I’m going to repeat myself.
God doesn’t create rejects. Seconds. Spoiled copies. Sure, we all have treasure in jars of clay, but no one who calls Jesus ‘Lord’ sits in the cheap seats in the Kingdom of God.
And I knew I had work to do, because in my head was a whole Bible shouting at me about how much God loves every single person. I had believed pharisees who use the Scripture to tie up the broken hearted, when instead I needed to hear the Saviour who proclaims release for the captive. Every time in the Bible when Jesus encounters some poor soul, ground into the dirt by another ‘kind’ religious person, that poor soul is raised up on high.
And Jesus does it for us, too. When I thought I was a broken straight person, life could be unbearable and heavy and would break me further. There are still travails and burdens – but now I know that I too am fearfully and wonderfully made, called by name, loved. Gay people do not need to pretend to be straight/appear to be straight/not seem to be gay in order to fit into God’s Kingdom order. Just because the foot isn’t a hand doesn’t mean it doesn’t belong to the body – that’s ridiculous!
We are all gloriously equal in Jesus’ family.
Here’s the lesson from civil rights theology: Why are the texts everyone else takes for granted not about us too? Why is this freedom and life and Good News not for us? Why do these stories only give full hope to other people?
Because if I too am only human, then Jesus died for me. And that is more than enough. No-one should call unclean what God has called ‘beloved’.
Marcus Green and David Bennett have each published books on this topic in recent months:
Following on from the recent Letter from the Bishops in the Oxford Diocese of the Church of England concerning the welcome that should be given to LGBTI+ people by the Church; there was a reaction from more than 100 clergy in that diocese expressing their objection to the direction that the bishops were advocating – the acceptance of this sexual minority.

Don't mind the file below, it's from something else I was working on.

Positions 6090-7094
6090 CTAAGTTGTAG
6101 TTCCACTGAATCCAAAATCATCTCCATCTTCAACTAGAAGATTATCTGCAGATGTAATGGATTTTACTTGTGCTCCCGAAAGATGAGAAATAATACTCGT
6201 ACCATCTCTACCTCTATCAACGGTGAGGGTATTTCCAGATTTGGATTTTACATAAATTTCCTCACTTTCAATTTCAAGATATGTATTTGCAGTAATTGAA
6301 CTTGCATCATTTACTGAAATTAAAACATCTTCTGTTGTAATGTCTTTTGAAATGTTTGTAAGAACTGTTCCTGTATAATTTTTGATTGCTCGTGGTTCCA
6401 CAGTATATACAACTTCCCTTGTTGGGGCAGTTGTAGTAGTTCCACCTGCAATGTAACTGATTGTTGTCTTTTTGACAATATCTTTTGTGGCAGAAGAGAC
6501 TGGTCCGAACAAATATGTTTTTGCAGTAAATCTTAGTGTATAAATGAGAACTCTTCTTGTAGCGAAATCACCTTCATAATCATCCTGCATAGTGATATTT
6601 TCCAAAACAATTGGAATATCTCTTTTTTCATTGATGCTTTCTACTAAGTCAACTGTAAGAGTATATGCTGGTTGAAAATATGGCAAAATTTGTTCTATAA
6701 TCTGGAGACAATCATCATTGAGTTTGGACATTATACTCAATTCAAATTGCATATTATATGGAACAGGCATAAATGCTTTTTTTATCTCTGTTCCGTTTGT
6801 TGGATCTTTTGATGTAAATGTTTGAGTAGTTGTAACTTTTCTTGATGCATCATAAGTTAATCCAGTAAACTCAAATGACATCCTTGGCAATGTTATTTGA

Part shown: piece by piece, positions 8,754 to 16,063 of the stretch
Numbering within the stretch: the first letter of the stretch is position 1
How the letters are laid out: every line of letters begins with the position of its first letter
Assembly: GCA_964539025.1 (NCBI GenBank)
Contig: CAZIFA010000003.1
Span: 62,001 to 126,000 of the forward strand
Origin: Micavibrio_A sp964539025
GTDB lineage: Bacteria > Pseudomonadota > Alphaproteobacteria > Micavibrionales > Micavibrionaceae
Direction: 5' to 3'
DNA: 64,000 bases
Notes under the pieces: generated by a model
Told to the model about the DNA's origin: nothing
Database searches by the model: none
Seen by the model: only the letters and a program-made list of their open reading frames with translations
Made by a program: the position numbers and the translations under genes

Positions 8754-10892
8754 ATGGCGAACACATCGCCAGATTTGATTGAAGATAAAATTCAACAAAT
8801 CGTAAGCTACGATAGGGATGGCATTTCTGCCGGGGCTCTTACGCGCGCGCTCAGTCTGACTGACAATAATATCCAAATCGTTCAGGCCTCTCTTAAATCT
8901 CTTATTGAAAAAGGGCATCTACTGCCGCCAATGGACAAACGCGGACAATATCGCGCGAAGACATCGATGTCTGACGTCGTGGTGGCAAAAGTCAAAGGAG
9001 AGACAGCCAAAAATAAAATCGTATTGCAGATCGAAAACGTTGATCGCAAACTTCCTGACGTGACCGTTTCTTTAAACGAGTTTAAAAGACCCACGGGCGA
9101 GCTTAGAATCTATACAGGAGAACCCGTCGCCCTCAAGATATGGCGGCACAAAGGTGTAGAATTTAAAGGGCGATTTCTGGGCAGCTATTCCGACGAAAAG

In consequence, these two different views from Evangelicals in the Oxford Diocese – one, by David Bennet, an academic, and the other by Marcus Green, a parish minister in the Diocese of Oxford. Each, from their own personal experience and point of view, expresses their unique understanding of the underlying issue; that of being intrinsically gay – and yet with different understandings of its implications.
From his own story, David Bennet was persuaded – by an inner conviction obtained in a ‘charismatic’ conversion experience – that, although his homosexuality was a given, he was no longer free to express it in a sexual expression with a same-sex partner.
In the case of Marcus Green, after a lifetime of adherence to the conservative Evangelical understanding of his innate homosexuality, he discovered – the exact opposite of Bennet’s experience – that his sexuality was a gift from God that was to be celebrated, rather than grieved over.
These two very different points of view – expressed by two Evangelical Anglicans in the Diocese of Oxford – whose views are openly expressed in the newly-established diocesan publication, Pathways – are testimony to the fact that even the Evangelicals in the Diocese of Oxford – and in the Church of England at large – are not immune to the view that sexuality is a gift of God that may not be confined to one man and one woman within the context of Christian Marriage.
Father Ron Smith, Christchurch, New Zealand